I'll oragise that shortly. I'll have to alter the camouflage scheme of course to represent Middle East Theatre! Of course, scaling it up a bit would help as I feel 5/8 scale is a little cramped. 75% scale would work for a Hurricane
Why is it that the bigger the scale, the smaller the bulge in the man's crotch, but no change to the woman's bust line?I knocked these visualisations up quickly yesterday so I could get some idea of how each modeling scale looks. Posting here in case these are useful for anyone.
I find being able to picture the sizes helps to know what the end result will look like.
In short there was at one time everything but a fuselage either present or located and available to restore a Mk.XII. The main driver behind it all passed a year and a half ago but the rumour is there’s an engineered set of drawings somewhere in the hangar for a welded tube fuselage that’s a direct replacement for the hollow-riveted nightmare that Hawker designed.WHAT? Now you have to tell us about the full scale Hurricane........!
I looked at building a scaled down Me-109 many years ago. After running a bunch of numbers I concluded the 80% scale was the minimum. It is possible to build a 80% model without distorting the shape. For example, I was able to lay a tape measure on the Me-109G-10 that Planes of Fame has at Valle, AZ. The cockpit rails measure 30" wide to the outside edge. 80% would be 24" which is as wide as my Thatcher CX4. I don't remember the fuselage depth at that point but it is deep enough to work. 80% gives a large enough wing to make stall manageable. The canopy might be the biggest problem since it isn't very tall. The best option for the canopy might be the Galland hood. The other problem might be the tall narrow landing gear. The landing gear was splayed out further on the late models so that would help.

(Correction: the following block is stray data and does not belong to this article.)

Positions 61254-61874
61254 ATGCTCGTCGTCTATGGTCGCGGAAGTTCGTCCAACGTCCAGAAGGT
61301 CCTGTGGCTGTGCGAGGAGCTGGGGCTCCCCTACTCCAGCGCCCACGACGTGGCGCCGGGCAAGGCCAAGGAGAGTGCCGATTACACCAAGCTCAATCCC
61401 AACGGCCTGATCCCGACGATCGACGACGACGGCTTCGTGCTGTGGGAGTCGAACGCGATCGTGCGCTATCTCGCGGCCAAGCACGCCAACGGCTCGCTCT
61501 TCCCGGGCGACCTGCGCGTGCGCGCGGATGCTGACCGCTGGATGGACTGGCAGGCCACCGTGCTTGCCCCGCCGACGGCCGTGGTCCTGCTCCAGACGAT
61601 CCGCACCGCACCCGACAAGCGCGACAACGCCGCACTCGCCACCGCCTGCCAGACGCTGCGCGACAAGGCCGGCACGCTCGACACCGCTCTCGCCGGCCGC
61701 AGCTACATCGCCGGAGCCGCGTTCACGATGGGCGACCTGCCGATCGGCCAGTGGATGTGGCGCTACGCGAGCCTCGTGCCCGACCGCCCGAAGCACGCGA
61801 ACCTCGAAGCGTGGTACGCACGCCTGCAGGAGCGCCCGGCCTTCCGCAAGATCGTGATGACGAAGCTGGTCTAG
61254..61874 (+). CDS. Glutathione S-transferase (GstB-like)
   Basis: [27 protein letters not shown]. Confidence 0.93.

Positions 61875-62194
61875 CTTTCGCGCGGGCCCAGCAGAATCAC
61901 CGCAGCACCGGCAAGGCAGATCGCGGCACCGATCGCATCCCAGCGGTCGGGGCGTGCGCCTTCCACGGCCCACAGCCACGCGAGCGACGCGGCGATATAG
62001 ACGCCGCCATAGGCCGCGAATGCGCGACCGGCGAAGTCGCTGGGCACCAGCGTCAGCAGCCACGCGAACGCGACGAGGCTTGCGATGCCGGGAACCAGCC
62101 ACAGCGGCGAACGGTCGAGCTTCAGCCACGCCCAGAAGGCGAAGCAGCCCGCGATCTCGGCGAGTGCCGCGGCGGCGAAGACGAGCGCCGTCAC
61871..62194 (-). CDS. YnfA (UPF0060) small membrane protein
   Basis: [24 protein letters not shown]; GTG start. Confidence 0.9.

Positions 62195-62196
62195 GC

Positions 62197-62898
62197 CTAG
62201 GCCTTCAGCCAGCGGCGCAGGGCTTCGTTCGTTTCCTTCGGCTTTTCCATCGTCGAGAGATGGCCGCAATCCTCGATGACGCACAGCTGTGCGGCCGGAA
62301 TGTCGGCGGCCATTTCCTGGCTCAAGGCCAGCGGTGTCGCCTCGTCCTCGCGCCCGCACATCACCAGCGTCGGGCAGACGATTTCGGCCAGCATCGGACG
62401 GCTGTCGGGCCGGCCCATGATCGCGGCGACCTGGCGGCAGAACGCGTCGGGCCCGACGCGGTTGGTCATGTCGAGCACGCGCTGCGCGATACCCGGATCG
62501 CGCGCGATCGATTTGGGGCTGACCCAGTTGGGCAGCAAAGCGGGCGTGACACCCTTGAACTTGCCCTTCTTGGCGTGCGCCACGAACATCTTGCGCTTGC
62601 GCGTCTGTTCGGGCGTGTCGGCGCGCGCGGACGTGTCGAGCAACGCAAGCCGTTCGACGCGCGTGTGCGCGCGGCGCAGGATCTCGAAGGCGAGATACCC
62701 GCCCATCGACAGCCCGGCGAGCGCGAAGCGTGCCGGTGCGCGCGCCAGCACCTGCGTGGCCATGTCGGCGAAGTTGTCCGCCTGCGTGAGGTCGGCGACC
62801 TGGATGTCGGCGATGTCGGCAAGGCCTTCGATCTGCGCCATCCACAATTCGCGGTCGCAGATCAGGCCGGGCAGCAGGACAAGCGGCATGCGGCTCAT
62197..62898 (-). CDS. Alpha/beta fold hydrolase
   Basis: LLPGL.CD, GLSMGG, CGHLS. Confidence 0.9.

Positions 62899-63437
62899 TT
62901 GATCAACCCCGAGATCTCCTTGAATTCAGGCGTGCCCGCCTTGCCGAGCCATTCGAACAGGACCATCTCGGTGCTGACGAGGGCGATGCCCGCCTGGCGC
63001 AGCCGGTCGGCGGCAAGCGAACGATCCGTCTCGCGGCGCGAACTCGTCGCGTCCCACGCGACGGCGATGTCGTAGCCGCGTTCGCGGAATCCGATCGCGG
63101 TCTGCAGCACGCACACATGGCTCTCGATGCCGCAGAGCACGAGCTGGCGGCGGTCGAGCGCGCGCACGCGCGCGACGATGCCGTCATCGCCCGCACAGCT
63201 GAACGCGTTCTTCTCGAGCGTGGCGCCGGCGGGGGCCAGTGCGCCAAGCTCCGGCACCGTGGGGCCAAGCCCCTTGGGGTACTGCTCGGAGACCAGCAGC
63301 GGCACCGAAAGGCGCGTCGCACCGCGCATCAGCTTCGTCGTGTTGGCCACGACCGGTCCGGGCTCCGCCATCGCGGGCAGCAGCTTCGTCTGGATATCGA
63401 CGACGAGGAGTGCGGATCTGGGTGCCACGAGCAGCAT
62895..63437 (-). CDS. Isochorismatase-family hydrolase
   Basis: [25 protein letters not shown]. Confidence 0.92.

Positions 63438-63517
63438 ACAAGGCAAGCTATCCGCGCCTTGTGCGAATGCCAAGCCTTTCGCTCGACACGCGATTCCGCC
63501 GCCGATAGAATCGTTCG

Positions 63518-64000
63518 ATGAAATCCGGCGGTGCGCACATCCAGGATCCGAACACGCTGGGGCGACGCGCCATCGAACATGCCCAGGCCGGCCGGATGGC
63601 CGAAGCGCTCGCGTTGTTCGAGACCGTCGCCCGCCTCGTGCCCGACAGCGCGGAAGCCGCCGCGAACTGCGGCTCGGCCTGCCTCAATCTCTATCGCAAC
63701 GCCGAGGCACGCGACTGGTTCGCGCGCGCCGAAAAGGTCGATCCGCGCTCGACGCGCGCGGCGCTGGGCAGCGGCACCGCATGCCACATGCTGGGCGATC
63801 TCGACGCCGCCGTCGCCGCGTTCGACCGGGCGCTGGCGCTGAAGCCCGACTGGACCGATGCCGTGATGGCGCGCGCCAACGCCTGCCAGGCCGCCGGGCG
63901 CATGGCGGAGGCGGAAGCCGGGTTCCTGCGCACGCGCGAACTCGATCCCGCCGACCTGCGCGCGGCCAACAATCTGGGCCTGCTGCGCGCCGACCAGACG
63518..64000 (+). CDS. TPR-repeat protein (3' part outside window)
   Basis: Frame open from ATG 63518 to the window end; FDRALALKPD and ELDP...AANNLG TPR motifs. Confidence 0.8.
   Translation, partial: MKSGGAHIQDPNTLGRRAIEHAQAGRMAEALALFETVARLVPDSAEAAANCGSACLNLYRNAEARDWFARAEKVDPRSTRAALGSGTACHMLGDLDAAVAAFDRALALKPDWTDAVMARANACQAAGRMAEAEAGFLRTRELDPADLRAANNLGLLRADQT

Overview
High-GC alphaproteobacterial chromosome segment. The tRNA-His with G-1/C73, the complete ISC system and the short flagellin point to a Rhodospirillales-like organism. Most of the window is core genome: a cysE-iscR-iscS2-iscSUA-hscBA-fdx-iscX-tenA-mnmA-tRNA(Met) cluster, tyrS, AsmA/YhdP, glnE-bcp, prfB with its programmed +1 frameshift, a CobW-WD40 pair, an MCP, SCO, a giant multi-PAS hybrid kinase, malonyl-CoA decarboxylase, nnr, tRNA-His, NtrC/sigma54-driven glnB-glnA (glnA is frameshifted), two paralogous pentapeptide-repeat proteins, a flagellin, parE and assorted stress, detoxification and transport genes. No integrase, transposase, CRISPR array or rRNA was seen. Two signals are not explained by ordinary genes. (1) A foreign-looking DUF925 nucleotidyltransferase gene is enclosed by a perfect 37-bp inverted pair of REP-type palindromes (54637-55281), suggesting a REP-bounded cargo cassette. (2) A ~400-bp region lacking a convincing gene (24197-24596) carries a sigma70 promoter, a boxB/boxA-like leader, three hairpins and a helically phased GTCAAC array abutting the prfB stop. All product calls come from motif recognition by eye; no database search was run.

W.A.R. replicas did tend to deal with the larger fighters out there, Mustang, Corsair, Thunderbolt, Seafury, in fact the original W.A.R. plane, the FW190 is about the smallest of the lot, and you wear it more than sit in it.
Reminds me of some of the early scale plastic models. While today we have popular scales for model building, at one time they did what’s now referred to as ‘box scale.’. Just like it sounds, they made the kit however big would fill the box it was to be sold in.What we did with the ScaleBirds concept and what I tend to think makes the most sense for any replica project that isn't being done by scaling original drawings via slide rule, is just find the size of airplane you want first. Then just adjust the scale of the original arbitrarily over top of the idealized template until it overlaps as close as possible.
What we did with the ScaleBirds concept and what I tend to think makes the most sense for any replica project that isn't being done by scaling original drawings via slide rule, is just find the size of airplane you want first. Then just adjust the scale of the original arbitrarily over top of the idealized template until it overlaps as close as possible. Then tweak from there either up or down to something that's vaguely round or nominal or fractional, or accept that the ideal final resulting machine will have so many subtle deviations from the original that you can call it an 80% when really it's the 81.42% fuse and a 82.14% wing with a 76.4% landing gear and a cowling that's stretched 106% athwartships and 98% longitudinally from exact proportion at 81.42% and the cockpit is at 93% scale with some canopy elements pretty-much unchanged from original and yet the whole thing is forward about 20% from where it should be. Ultimately if you're within 5% of a notional scale factor on 90% of the shapes, and stick the details in the relationally correct spots, no-one is going to be able to really say you're wrong.
I can't find any good data on one at this point, but would HIGHLY doubt a WAR 109 was truly 50%. Must be closer to 65-70% but everyone just knows that the WAR were 'generally' 1/2 scale with a very broad brush of what 1/2 means.
Peanut and Pistachio rubber-powered flying scale models are like that—maximum dimensions rather than a specific scale. It means planes with relatively low AR (Fike E, for example) can be quite competitive because they can fit so much wing area in.Reminds me of some of the early scale plastic models. While today we have popular scales for model building, at one time they did what’s now referred to as ‘box scale.’. Just like it sounds, they made the kit however big would fill the box it was to be sold in.
I guess the smallest successful scale warbirds could be called ‘pilot scale.’
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